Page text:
Sometimes we allow fear to hold us back. We are afraid that if we give our time, our talents, or our treasures to this or that we might not have enough for ourselves…we might not have enough for that rainy day…it might not be appreciated…Yet, we have no reason to fear. Jesus, in that last verse of Matthew 28 promises to be with us as we go. In Matthew 28:20, Jesus proclaims that he will be with us every step of the way.

We have been commissioned to “go and make disciples of Jesus Christ for the transformation of the world.”

I guess the question for each of us to consider this morning is, “Are we ready and willing to go?”

Will we speak and show the Good News as we have the opportunity?


Unity Beyond Our Walls

This message was shared at Centerville UMC in Centerville, IN on Sunday, October 4, 2015. Mark 10:13-16 was used as the launching pad for the message. 

It was a fairly common practice for people to bring their children to respected rabbis to receive a prayerful blessing. So, when the children came to Jesus, this would not have been unexpected or out of the ordinary. But, for some reason, on that day, the disciples wanted to keep Jesus to themselves and shooed the children away.

Whenever I come to this passage, I believe it’s appropriate to pause and ask ourselves, “Who are we shooing away from Jesus?”

Are we pushing anyone away from Jesus? Are we coming between various people groups and Jesus? Do we, whether intentionally or not, shoo others away from Jesus?

Now, I believe we should cut the disciples some slack. They weren’t these mean-spirited people trying to be jerks and exclude people from fellowship with Jesus. Well, at least not intentionally. I believe they were trying to protect Jesus. Jesus had been preparing them for the tragic events of His arrest and crucifixion and they simply didn’t want him to be bothered.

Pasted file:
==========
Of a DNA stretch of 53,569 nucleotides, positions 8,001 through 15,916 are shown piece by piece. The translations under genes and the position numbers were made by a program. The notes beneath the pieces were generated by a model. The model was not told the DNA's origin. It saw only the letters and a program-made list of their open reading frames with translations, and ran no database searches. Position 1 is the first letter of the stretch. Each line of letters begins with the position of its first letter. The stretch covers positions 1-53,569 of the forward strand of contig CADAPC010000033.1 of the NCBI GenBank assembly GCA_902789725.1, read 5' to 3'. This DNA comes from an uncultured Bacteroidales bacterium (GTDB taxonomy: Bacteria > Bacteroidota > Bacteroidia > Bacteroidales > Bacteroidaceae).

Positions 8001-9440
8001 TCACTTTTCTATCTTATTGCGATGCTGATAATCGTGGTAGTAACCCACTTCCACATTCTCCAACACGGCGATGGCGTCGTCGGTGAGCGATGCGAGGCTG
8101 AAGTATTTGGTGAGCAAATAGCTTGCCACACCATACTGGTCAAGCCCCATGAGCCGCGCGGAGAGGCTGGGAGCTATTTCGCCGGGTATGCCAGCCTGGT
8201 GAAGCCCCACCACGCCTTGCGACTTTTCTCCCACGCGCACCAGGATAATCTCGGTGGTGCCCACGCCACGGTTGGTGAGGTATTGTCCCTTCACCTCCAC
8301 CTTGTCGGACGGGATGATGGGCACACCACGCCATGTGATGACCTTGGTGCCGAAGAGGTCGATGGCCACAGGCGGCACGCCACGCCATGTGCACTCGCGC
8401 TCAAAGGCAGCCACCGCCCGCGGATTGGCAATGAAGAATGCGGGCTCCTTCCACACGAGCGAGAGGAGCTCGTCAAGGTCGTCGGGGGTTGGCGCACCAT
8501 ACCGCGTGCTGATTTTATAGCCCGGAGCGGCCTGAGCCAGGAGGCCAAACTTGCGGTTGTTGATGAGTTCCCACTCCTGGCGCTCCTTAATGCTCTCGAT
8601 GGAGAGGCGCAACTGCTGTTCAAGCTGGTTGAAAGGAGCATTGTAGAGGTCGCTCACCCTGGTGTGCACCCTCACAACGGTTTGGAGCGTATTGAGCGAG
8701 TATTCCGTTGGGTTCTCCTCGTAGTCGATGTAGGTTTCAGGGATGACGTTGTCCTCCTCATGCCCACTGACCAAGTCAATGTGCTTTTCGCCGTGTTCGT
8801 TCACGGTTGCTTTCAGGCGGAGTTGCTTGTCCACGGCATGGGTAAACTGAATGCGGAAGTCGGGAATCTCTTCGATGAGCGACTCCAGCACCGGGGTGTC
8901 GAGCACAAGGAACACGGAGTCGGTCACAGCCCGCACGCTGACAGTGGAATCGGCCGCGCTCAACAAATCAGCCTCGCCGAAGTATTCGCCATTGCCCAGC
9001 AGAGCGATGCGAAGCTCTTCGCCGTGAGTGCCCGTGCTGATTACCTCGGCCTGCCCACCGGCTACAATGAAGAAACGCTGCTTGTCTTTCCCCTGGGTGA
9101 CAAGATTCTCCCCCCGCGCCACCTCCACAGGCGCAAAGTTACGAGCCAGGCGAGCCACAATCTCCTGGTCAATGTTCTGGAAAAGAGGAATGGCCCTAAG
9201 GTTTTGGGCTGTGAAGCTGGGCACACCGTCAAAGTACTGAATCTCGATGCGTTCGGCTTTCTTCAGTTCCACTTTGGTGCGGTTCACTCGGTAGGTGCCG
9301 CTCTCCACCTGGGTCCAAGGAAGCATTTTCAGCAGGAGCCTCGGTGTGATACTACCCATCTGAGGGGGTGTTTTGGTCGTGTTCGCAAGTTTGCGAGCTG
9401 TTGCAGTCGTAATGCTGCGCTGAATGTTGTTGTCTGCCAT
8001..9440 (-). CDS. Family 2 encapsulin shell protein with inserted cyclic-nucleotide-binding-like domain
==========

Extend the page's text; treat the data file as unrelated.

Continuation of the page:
But, Jesus grew angry by their actions of shooing away the children. He welcomed the children and reminded His disciples and the crowd that we need to have the simple faith of children. He welcomed those his closest followers chose to exclude.

Again, who are we shooing away? Like the disciples, it’s not like we are these mean-spirited people trying to be jerks and exclude people from fellowship with Jesus. Well, again, at least not intentionally. Who are we shooing away that Jesus is calling us to welcome?

We shoo children away when we expect them to behave like adults, rather than children. What if, instead of telling the children to stop running, stop talking, stop jumping, stop dancing, stop whatever, we joined in on the fun and actually filled Jesus’ church with joy, energy, excitement and enthusiasm? What if, instead of having signs up that say “no skateboarding, skating or bicycles” we said, “we have insurance for a reason?” When we put up signs and say don’t do this and don’t do that, the message being sent is “we don’t want kids or people like you here.” Do we shoo others away when we attempt to protect our property and preserve the institution?

We shoo adults away when we expect them to become just like us. We push them away when we expect them to behave like us, believe like us, have the same moral values and convictions as us, have the same political affiliation as us, dress like us, talk like us, have the same sexual preference as us, have the same education as us, have a similar socio-economic level as us, have the same skin color or ethnic background as us…